||The examples and perspective in this article deal primarily with the United Kingdom and Canada and do not represent a worldwide view of the subject. (February 2017) (Learn how and when to remove this template message)|
Vermin (colloquially varmint or varmit) are pests or nuisance animals, that spread diseases or destroy crops or livestock. Use of the term implies the need for extermination programs. Since the term is defined in relation to human activities, which species are included vary from area to area and person to person.
The term derives from the Latin vermis (worm), and was originally used for the worm-like larvae of certain insects, many of which infest foodstuffs came from farm  The term varmint (and vermint) has been found in sources from c. 1530–1540s.
Varmint or varmit is an American-English colloquialism, particularly common to the American east and South-east within the nearby bordering states of the vast Appalachia region. The term describes farm pests which raid farms as opposed to infest farms—mainly predators such as foxes, weasels, and coyotes, sometimes even wolves or rarely, bears, but also, to a lesser degree, herbivores and burrowing animals that directly damage crops and land.
Although this version of the word "vermin" is not a prevalent term in Standard Written English, it is a common descriptor for certain kinds of weapons and pest control situations in the Appalachian and nearby states and the American west and south-west which have adopted terms such as varmint rifle and varmint hunting.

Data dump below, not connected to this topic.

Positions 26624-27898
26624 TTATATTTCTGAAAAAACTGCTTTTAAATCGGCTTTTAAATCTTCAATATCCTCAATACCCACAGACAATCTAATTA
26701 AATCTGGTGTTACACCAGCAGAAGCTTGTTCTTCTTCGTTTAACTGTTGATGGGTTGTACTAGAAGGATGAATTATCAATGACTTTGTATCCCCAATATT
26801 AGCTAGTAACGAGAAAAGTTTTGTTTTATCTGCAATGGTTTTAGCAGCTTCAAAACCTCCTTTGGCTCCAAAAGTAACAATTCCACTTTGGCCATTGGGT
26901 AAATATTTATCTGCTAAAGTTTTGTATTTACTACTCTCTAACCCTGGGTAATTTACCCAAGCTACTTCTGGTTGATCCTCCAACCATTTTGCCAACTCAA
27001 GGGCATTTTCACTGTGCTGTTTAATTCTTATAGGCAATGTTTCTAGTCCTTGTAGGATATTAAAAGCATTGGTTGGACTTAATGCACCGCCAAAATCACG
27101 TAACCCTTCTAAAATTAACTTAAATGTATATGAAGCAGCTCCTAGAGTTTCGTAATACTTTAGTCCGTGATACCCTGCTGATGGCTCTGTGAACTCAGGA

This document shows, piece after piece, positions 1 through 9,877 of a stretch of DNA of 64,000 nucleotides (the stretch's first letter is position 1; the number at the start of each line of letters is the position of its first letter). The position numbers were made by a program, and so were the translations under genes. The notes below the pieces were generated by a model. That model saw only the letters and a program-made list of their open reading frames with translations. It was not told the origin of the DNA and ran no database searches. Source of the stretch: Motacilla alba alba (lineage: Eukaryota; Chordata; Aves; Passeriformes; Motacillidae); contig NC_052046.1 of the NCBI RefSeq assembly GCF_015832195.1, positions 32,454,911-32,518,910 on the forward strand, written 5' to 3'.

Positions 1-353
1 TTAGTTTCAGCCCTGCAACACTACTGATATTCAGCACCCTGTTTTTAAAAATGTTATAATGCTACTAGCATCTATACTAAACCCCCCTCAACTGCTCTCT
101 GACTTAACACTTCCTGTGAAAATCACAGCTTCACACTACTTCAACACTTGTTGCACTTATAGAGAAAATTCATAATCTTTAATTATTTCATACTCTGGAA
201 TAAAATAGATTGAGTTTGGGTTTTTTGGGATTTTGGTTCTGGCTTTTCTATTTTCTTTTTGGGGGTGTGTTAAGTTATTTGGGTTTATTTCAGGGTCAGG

Scope of meanings
Historically, in the 16th and 17th century, the expression also became used as a derogatory term associated with groups of persons typically plagued by vermin, namely beggars and vagabonds, and more generally the poor.
Disease-carrying rodents and insects are the usual case, but the term is also applied to larger animals—especially small predators—typically because they consume resources which humans consider theirs, such as livestock and crops. Birds which eat cereal crops and fruit are an example. The American crow (Corvus brachyrhynchos), is widely hated by farmers because of crop depredation. Pigeons, which have been widely introduced in urban environments, are also sometimes considered vermin. Some varieties of snakes and arachnids may also be referred to as vermin. Vermin is also used as a term for vile people, an enemy of a state or nation, or certain ethnic groups that are considered subhuman.
Deterioration of balance
Species can develop into vermin if introduced into regions where they find favourable living conditions, and if they face few or no natural enemies there. In such cases, humans often choose to fill the role of the predator to limit the danger to the environment. Examples of vermin include goats on the Galápagos Islands, rabbits in Australia or cats on Prince Edward Islands. Rats, mice, and cockroaches are common urban and suburban vermin.
Hunting laws and definitions vary by province in Canada.
Under Tudor "vermin laws", many creatures were seen as competitors for the produce of the countryside and bounties were paid by the parish for their carcasses. The declaration of the red kite as vermin led to its decline to the point of extirpation in the UK by the 20th century. However, the red kite is being reintroduced by the trans-location of breeding pairs from other parts of Europe.
- "Varmint definition". Dictionary.com. Retrieved 2012-01-05.
Origin: 1530–40; var. of vermin
- "entry for vermin". Merriam-Webster Online Dictionary. Britannica Publishing. Retrieved December 13, 2006.
- "Vermint" cited in England in 1539, Oxford English Dictionary, 2nd ed
- Phillipa Bellemore (November 2006). Tenants' Rights Manual: A Practical Guide to Renting in NSW. Federation Press. p. 66. ISBN 978-1-86287-557-9.
- Karen Raber (24 September 2013). Animal Bodies, Renaissance Culture. University of Pennsylvania Press. pp. 26–27. ISBN 978-0-8122-0859-7.
- McCarthy, Michael (23 March 2007). "Book Review:Silent Field, By Roger Lovegrove:songbirds versus shotguns". The Independent:. Independent.co.uk. Retrieved 2009-07-07.